In Colombo, Sri Lanka, a 236-foot tall tree made of scrap metal and wood broke the Guinness World Record in 2016 for the world's tallest artificial Christmas tree. The tree was surrounded by some controversy during construction—the local Catholic archbishop thought it was a waste of money (about $80,000) that should have gone to charity—and it ultimately didn't stay up for long. It was dismantled in 2017 when folks realized it looked more like a rocket than a fir tree.
New England Puritans banned Christmas trees in the late 17th century.
In 1659, the court of the Massachusetts Bay Colony formally banned any Christmas celebrations aside from a church service, which included the "heathen tradition" of hanging decorations. Christmas trees drew looks of scorn in America for nearly two more centuries, before German and Irish immigrants finally normalized decking the halls.
Queen Victoria popularized the Christmas tree.
Though strict religious attitudes about Christmas trees had finally begun to soften by the early 1800s, it wasn't until Queen Victoria and the royal family were sketched next to the household fir tree in 1848 that they truly became popular in the English-speaking world. Having grown up with a German mother, Victoria associated Christmas with evergreens decorated with oranges, cloves, and cinnamon sticks. The former colonies admired British royalty so much that Christmas trees finally became fashionable in America.
Germans believe it's bad luck to put up your tree before Christmas Eve.
In order to avoid bad luck at Christmas, some Germans believe you should erect your Christmas tree no sooner than Christmas Eve (or sometimes the 23rd) and take it down no later than Twelfth Night (Jan. 5). In some predominately Catholic countries—Ireland, Italy, Argentina, etc.—the tree goes up on Immaculate Conception Day (Dec. 8) and comes down on Epiphany (Jan. 6), though some Catholics extend that to Candlemas (Feb. 2), according to Italy Magazine. However, everyone can agree that you should definitely not put your tree up before Halloween (or in America, before Thanksgiving). And for more on wrapping up the holidays, check out When You Should Take Down Your Christmas Decorations.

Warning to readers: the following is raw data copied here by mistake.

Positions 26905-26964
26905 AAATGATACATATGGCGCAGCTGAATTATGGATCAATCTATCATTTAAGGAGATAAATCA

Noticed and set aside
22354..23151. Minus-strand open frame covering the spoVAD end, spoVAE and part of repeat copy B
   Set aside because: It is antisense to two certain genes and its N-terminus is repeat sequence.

The Vatican didn't get a Christmas tree until 1982.
The Christmas tree was one tradition that the Catholic church snubbed for hundreds of years. It wasn't until 1982 that Pope John Paul II, already known as a bit of a reformer, brought a Christmas tree into the Vatican to sit beside the traditional Italian Nativity crib. Today, Catholic liturgy includes a prayer for officially blessing your tree.
The White House evergreen goes in the Blue Room.
The official White House Christmas tree sits in the circular Blue Room, and every year since 1961, the first lady has been in charge of selecting the theme and decorations for the tree. But this custom hasn't always been without controversy—in 1899, many people urged President William McKinley to forgo the "un-American" display because of its German roots, according to The Washington Post. It's even said that President Teddy Roosevelt banned Christmas trees for environmental reasons, but in fact, he displayed a tree for three of his eight Christmases in the White House.
One Florida city makes an annual Christmas tree out of 700 tons of sand.
Every year West Palm Beach, Florida, boasts that it has the world's largest Christmas tree made entirely of sand: 700 tons of the stuff go into making "Sandi," a 35-foot peak strung with lights and topped with a star. During the month-long Holiday in Paradise celebration, kids are invited to explore Sandi-Land, a free attraction that includes musical shows, miniature golf, and more family-friendly events.
Americans make Christmas trees out everything from lobster traps to hubcaps.